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As college girls, we have enough expenses to deal with, without having to also budget for hair care. If you’re looking for ways to save money, without sacrifycing great hair, here are 3 ways to cut back:

Grow it Out

If done right, longer hair requires less-frequent trips to the hairdresser, saving you major dough. Make sure to go easy on hot tools, always use heat protectant spray, wash your hair every other day, and deep-condition your hair once a week. If you follow all these steps, you’ll avoid split ends, and may only have to get trims once every six months, like me!

Cut it Yourself

Let’s not go crazy and lop off an uneven six-inches a la preschool days, but trimming your dead ends or bangs can easily be done at home. The first step is to get some decent shears from a beauty supply store, your regular kitchen scissors won’t cut it (no pun intended). Next, make sure to cut in front of a mirror, measuring off with your fingers where you’d like to trim. Before you cut, slide your fingers down an inch, to leave room for error. Cut vertically into the hair to make the cut more natural, and less harsh.

Lose the Salon Brands

As lovely as salon brand hair products may be, it might help to realize that they are a luxury, and one that you likely can’t afford. Drug store brands will do the trick in the meantime, and often go on sale for insanely low prices, so check flyers for the best deals. If you’re really in a pinch, you can even make your own shampoo from ingredient in your pantry, perfect for the truly thrifty college girl.

What Do You Think?

Is your hair an expense you just can’t afford? How do you save money on your hair? Leave us a comment or forum post and let us know!

 Author: kaleigh

More Every College Girl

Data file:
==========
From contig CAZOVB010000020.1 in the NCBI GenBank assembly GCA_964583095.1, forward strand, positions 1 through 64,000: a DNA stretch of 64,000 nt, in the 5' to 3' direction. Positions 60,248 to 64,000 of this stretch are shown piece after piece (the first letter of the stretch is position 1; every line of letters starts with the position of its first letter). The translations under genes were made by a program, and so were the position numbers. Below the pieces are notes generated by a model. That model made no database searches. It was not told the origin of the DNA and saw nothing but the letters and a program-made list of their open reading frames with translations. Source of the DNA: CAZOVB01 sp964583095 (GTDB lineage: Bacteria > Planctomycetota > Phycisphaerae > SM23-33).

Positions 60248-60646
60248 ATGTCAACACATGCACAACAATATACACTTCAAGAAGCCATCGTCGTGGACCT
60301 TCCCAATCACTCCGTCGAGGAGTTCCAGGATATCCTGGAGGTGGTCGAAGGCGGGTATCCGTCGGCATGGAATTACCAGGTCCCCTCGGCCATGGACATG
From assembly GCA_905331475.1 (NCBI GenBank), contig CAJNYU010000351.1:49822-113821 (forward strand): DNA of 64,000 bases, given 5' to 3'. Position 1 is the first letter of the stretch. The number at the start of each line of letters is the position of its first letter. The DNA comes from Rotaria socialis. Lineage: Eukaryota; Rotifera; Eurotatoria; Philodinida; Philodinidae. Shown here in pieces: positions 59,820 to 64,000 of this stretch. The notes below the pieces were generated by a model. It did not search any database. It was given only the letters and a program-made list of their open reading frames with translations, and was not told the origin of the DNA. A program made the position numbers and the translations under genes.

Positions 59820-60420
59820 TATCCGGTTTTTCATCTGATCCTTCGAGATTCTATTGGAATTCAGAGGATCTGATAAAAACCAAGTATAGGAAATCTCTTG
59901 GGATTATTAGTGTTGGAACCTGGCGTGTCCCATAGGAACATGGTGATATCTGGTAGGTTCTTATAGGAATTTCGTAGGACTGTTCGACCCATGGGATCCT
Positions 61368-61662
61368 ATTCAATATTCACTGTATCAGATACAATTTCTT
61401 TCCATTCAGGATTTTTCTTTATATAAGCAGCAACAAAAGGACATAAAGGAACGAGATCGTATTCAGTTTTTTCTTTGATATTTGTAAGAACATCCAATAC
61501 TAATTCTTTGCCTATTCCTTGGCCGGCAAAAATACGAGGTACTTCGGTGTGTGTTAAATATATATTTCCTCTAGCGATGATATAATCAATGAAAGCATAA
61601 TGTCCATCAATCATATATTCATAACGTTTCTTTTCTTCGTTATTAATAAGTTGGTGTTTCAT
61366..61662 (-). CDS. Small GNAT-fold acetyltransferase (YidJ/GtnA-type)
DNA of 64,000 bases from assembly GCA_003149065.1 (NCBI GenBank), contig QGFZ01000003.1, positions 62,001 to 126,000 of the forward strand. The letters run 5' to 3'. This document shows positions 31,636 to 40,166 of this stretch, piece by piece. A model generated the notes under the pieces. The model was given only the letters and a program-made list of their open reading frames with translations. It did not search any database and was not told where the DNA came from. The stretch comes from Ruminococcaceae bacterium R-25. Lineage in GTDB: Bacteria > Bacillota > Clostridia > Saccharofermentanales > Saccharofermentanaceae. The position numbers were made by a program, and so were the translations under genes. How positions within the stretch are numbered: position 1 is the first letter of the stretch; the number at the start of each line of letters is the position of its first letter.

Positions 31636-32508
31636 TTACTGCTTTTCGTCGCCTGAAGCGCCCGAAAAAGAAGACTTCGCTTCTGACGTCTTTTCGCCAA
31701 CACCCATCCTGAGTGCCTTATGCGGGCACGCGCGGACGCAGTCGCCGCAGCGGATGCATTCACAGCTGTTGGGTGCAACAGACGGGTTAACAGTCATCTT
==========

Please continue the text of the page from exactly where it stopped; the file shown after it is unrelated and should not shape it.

2 Comments

  1. Izzi Izzi says:

    Your scalp adapts itself to the levels of moisture it receives – so if you really want to save money, don’t wash it often. I am extending my time between washes to five days. Contrary to what you might think, my hair has never looked better!! It is shiny, healthy, and thick. If you allow about three weeks for your scalp to adjust to each extra day between washes, then you should be on the right track. Not only will you be saving money on shampoo and conditioner (I have a lot of hair, so this is great for me), but you will find fewer split ends (your hair is at its most fragile when wet), you will save styling time and money, you will cut your water and electricity bill (my hair takes a lomg time to wash, so this is also a major perk!), and your hair will probably be shinier and healthier.I will come clean (no pun intended), that I did get a lot of dandruff in the first few weeks of extending my time, but this vanished quickly and was a small price to pay.
    That was a really good article, thank you:)

  2. Rin Rin says:

    Definitely try non-salon brands! I used an expensive salon brand for years in high school, but once I went away to college I could not see spending my limited budget on it anymore. I tried a cheaper brand (Sunsilk) and ended up loving it way better than the salon brand–for a fraction of the price.

    Also, you do not need to wash your hair every day. In fact, you really shouldn’t. You only need to shampoo once or twice a week. Condition more often.

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